Quest for El Dorado

Welcome to the jungle we’ve got fun and games. It’s a little known fact that Guns N’ Roses recorded this song in just one take, with no written music or lyrics, after trying an early prototype of Reiner Knizia’s The Quest for El Dorado. Yeah, those guys are gamers, too.

The Quest for El Dorado packs everything the lyrics promise. There’s quite a lot of jungle, because that’s where the fabled city of El Dorado happens to be. And there’s a lot of fun and games for the whole family, because El Dorado is a family deck building game with enough fun in the box to earn a nomination for the 2017 Spiel des Jahres.

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Bronze

The Bronze Age was the beginning of empires on Earth. Political and cultural units larger than just one settlement started appearing anywhere people can live. Larger cities happened. Trade between them became essential. And with trade the empires spread further.

With Bronze you get the chance to spread your own Bronze Age empire, not in a big, complex civilization builder but in a quick, streamlined game with simple rules but complex decisions. Everything you do seems trivial, but there are many consequences attached to your choices.

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Bunny Kingdom

In the Year of our Hare 1492 Bunstoph Columbun, an acute listener even among bunnies, heard sounds of life from the other side of the Atbuntic Ocean. A New World thus discovered, the rush for colonizing it began. Up to four Rabbit Lords go to make this new world theirs in the name of the great Bunny King. The most successful of them will earn the coveted title of Big Ears plus all the golden carrots their ships can carry.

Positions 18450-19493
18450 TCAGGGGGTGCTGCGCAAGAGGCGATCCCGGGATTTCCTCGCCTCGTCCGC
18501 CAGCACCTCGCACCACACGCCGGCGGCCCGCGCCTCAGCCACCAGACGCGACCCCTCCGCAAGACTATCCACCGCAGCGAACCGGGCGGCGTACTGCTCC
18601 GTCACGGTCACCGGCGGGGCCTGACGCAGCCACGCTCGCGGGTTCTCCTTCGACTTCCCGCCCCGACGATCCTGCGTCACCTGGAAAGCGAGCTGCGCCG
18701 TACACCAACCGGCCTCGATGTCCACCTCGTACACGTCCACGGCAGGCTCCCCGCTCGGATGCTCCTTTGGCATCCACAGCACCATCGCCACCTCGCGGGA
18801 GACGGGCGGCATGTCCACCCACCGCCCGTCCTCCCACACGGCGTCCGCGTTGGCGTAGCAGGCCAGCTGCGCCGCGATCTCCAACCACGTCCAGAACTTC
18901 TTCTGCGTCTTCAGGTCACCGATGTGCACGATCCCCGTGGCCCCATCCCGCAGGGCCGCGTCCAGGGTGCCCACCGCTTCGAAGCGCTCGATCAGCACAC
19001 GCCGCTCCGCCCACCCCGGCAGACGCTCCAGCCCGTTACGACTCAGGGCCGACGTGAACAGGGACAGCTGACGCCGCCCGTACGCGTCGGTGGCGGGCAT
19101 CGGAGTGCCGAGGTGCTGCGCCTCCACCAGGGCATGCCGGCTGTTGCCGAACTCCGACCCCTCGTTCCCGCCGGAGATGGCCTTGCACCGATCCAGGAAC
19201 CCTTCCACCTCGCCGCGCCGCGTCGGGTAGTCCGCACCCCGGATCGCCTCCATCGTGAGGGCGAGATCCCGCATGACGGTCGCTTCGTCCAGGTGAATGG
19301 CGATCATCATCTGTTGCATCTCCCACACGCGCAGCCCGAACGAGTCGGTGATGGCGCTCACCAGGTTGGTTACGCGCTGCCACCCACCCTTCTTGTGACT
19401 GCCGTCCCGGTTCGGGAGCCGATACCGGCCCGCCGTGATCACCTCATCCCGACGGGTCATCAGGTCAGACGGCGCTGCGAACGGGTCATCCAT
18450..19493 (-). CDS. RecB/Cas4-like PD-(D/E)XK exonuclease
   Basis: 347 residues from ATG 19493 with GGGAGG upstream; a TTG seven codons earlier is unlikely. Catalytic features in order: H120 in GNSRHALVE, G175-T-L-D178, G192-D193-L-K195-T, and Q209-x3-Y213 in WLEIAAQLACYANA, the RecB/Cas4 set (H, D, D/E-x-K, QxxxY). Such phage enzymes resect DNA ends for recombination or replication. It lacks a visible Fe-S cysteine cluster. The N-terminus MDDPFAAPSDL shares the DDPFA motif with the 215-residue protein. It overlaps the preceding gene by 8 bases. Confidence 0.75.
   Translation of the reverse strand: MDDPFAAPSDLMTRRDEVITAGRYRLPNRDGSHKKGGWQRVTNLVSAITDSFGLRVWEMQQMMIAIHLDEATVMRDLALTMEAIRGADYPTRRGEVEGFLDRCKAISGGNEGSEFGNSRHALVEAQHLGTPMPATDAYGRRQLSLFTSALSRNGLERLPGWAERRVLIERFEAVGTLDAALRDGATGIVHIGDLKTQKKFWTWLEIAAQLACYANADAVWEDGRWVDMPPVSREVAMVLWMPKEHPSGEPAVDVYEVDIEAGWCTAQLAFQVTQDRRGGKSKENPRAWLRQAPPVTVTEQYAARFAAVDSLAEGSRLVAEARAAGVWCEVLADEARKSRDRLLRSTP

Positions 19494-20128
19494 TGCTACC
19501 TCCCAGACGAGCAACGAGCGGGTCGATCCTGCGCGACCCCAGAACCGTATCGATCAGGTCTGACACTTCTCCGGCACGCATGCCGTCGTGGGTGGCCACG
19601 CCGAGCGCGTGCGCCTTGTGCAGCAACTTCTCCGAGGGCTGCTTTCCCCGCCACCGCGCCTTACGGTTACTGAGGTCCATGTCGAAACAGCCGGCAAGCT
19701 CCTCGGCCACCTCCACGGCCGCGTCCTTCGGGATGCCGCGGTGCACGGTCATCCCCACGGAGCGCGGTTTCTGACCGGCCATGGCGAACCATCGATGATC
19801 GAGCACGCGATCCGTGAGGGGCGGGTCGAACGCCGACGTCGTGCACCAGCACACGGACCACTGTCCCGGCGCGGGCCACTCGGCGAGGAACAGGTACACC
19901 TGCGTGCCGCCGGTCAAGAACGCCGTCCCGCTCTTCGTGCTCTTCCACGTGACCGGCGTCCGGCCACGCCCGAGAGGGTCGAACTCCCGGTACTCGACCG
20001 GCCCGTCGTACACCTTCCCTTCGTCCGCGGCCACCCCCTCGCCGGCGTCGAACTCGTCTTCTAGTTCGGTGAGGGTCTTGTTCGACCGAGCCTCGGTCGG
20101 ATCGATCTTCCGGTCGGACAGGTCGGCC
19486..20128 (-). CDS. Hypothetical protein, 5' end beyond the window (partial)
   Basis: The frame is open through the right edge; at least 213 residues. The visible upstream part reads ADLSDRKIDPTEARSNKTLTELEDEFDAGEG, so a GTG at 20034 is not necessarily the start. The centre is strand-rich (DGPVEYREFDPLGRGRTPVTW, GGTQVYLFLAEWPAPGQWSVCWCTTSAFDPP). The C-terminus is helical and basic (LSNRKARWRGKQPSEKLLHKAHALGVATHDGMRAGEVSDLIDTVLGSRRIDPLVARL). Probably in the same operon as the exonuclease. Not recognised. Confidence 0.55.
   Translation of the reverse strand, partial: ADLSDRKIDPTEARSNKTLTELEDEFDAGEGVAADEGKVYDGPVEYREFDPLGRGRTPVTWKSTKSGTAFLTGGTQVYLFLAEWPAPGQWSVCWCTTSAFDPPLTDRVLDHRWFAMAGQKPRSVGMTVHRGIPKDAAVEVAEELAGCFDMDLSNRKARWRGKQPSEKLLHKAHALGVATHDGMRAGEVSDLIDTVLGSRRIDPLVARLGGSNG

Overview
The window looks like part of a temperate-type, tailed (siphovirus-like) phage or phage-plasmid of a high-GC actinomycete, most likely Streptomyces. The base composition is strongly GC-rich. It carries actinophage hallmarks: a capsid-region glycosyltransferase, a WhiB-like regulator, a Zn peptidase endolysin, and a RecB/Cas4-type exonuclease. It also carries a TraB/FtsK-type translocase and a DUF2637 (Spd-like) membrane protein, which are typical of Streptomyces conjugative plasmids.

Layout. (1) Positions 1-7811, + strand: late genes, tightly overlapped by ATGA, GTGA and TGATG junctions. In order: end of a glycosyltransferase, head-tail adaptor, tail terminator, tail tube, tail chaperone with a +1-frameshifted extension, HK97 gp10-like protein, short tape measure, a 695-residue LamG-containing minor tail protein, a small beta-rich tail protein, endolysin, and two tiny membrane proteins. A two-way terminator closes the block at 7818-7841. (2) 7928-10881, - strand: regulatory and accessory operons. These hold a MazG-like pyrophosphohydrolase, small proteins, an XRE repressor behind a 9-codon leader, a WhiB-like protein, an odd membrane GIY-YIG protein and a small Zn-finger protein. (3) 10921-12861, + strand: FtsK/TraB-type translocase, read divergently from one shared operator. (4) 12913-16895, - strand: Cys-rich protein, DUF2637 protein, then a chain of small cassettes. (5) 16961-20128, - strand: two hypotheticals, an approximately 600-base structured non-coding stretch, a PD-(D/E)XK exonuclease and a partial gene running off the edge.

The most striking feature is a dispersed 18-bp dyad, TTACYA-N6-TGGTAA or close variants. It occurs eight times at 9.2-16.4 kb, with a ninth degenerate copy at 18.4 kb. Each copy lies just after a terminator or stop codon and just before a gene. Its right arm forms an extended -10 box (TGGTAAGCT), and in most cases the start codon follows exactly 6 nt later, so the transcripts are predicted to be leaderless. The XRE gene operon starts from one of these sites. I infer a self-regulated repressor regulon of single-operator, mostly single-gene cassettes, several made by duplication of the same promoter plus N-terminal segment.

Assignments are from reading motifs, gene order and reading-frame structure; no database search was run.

Bunny Kingdom is a card drafting and area control game by the illustrious Richard Garfield, inventor of such things as Magic: The Gathering and Robo Rally. This new game has a deceptively cute theme and design, but don’t let that fool you. The contest for the new world is fought with all the cunning a bunny can muster.

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Luxor

I thought I’d seen every possible way to use cards. Keep them in your hand. Put them on the table. Facing you. Facing everyone else at the table. Turning them every which way to change what they do. And then along comes Luxor, a Spiel des Jahres nominee by Rüdiger Dorn, with a way to use cards that is all new, and yet super simple.

There isn’t much of a story to Luxor. Each player controls a group of adventurers as they make their way through the legendary temple of Luxor to the pharaoh’s burial chamber. It’s not so much what you’re doing or why that makes Luxor interesting. It’s the how.

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Die Quacksalber von Quedlinburg